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Adjusting to new ways of studying

29 May 2020

Asha is a Masters’ student and CODE resident. Here she reflects on what it has been like learning online, coming to terms with the ‘new’ university experience, and realising it’s not as bad as she first thought.


The Coronavirus outbreak has had a significant impact across the UK, particularly for university students.

In these unprecedented times it has left many students feeling uncertain and slightly de-motivated. It’s understandable as our lives were thrown upside down in a matter of days – unable to do things we thought as normal such as going to class, studying in the library and enjoying a meal on campus.

Although shaky at the start, I do think the university has done a superb job of transitioning face-to-face lectures online. I would be lying if I said it was an easy and seamless transition as I personally found it difficult at first. However, now I have adapted to joining my blackboard collaborate sessions and actually prefer it to the real thing.

I do miss the student/lecturer contact as it is easier to have a conversation or discussion about any particular issues but in these uncertain times, I appreciate the commitment from lecturers. It’s also great to hear the universities are going to try and reinstate this part of learning for next year.

Studying at home in my room was never an option before lockdown, I prefer the library and on campus cafés to stay focus. But during the past weeks I have found some creative ways to complete my coursework and soak in the lovely weather, sitting outside on sunny days.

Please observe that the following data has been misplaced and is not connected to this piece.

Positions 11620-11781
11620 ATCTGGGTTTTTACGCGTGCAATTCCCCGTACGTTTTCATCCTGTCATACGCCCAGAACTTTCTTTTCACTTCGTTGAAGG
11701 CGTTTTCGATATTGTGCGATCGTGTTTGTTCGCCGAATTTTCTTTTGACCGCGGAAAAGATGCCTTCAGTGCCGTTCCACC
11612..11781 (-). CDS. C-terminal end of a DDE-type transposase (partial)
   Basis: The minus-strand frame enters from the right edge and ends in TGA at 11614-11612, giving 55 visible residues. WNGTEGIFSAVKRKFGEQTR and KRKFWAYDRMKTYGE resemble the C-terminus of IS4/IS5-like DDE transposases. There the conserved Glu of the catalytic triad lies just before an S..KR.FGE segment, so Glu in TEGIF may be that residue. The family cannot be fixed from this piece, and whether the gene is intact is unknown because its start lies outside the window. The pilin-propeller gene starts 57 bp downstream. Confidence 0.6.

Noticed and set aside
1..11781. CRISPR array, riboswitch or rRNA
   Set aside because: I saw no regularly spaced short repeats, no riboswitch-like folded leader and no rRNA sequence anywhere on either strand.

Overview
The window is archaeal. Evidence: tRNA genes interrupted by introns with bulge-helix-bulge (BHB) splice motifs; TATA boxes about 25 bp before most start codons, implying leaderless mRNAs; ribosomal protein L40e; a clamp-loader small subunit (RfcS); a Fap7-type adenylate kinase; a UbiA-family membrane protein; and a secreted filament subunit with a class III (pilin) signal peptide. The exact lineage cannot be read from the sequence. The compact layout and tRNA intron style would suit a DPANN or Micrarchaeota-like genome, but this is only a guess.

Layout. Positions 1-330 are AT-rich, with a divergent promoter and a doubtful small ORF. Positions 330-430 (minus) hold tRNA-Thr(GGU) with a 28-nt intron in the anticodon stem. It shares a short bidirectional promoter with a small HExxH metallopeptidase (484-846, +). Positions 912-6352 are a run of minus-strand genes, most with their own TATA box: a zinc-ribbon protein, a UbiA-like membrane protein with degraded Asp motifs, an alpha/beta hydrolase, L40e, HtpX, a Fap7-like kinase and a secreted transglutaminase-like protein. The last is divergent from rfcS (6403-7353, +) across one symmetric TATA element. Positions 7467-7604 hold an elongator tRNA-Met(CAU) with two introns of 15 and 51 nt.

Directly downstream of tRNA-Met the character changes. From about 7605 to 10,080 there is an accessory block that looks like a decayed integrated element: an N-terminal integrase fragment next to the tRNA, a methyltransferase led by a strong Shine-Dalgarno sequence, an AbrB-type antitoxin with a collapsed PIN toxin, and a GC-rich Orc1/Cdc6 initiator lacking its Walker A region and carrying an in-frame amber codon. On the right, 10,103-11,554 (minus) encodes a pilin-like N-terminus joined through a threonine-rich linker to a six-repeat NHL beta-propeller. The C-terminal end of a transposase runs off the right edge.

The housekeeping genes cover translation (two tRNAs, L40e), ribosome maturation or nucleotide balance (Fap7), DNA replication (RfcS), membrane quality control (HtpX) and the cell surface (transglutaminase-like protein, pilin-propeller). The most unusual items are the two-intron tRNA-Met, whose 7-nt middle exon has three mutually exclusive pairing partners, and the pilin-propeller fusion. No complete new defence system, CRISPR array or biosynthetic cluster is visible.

Before lockdown, I maintained a healthy balance between my social life and studies but currently that’s a thing of the past. I’m looking forward to the easing of more lockdown measures in the coming weeks, as the most excitement I’ve had has been a trip to the supermarket.


Look forward to other things

CODE staff have helped with morale by leaving personalised goodie bags outside my door which is a great way to start my week.

As social distancing can get quite lonely it is important to maintain a level of social contact. I have done this by organizing weekly zoom calls with university friends and family members as well as going on weekly social distanced walks with CODE neighbours. It’s a hard time for everyone so it’s amazing when you can reach out to a familiar face.

In my opinion, this is the time to enhance your skills and try new hobbies. Personally, I have taken up painting. It’s very therapeutic and time consuming completely distracting me from the horrors of lockdown and university stress!

Some other fun hobbies I’ve tried include cooking, learning another language and even baking… I think I’m on my 3rd banana bread this lockdown with many more to be baked.

Take time to reflect

At first, I was upset and in shock that I would be robbed of my final months of ‘normal’ university. But now I’ve come to terms with this new reality. As a master’s student, I originally found it challenging with the impending deadlines, exams and dissertation prep. Now, I have been able to focus my time by setting weekly goals and tasks for myself.

I have found myself to be more organised and productive and able to spend time enjoying the weather in the park. I think what I’ve learnt is that when changes are announced, it’s good to take time to reflect on them and really assess if they are as bad as you first think.

Lastly, and most importantly, take a deep breath and relax. I understand that this year hasn’t gone to plan – and next year might be a bit different for you too – but try to find the positives in each day, stay in touch with loved ones and breathe. This will soon be over and better days are coming!

Link to 2020-21 booking blog